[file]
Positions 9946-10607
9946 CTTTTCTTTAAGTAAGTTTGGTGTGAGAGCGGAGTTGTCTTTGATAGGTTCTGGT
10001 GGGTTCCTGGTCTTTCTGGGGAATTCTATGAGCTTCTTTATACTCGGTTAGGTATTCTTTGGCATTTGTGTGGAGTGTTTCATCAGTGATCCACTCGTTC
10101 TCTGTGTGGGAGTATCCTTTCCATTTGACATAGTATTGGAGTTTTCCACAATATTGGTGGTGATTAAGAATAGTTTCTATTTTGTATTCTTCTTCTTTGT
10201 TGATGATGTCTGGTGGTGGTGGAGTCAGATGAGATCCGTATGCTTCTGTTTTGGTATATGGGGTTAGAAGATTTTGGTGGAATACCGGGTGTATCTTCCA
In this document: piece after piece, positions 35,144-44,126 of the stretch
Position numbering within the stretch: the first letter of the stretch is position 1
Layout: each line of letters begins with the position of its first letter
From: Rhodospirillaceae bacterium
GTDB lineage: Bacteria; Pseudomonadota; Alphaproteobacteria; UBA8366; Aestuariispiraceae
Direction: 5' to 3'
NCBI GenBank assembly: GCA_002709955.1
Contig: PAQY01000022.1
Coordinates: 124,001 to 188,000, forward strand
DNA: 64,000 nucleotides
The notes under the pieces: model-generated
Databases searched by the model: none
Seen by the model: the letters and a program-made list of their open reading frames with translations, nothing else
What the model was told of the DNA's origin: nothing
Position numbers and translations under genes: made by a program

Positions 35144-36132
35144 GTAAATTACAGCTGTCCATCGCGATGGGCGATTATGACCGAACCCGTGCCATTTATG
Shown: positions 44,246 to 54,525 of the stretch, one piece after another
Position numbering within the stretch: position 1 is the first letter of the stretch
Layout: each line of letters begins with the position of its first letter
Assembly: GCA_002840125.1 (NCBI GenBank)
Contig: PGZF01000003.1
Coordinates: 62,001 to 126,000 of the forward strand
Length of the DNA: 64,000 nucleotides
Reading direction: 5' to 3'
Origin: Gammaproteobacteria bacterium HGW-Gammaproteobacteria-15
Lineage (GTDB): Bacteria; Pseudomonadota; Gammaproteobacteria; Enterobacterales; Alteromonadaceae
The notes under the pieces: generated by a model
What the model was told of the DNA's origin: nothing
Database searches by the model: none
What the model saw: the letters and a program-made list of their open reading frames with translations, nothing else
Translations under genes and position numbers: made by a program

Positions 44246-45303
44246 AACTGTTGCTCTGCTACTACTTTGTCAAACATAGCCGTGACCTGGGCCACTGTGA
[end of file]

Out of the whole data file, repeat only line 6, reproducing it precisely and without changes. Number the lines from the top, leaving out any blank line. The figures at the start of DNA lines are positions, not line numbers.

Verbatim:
In this document: piece after piece, positions 35,144-44,126 of the stretch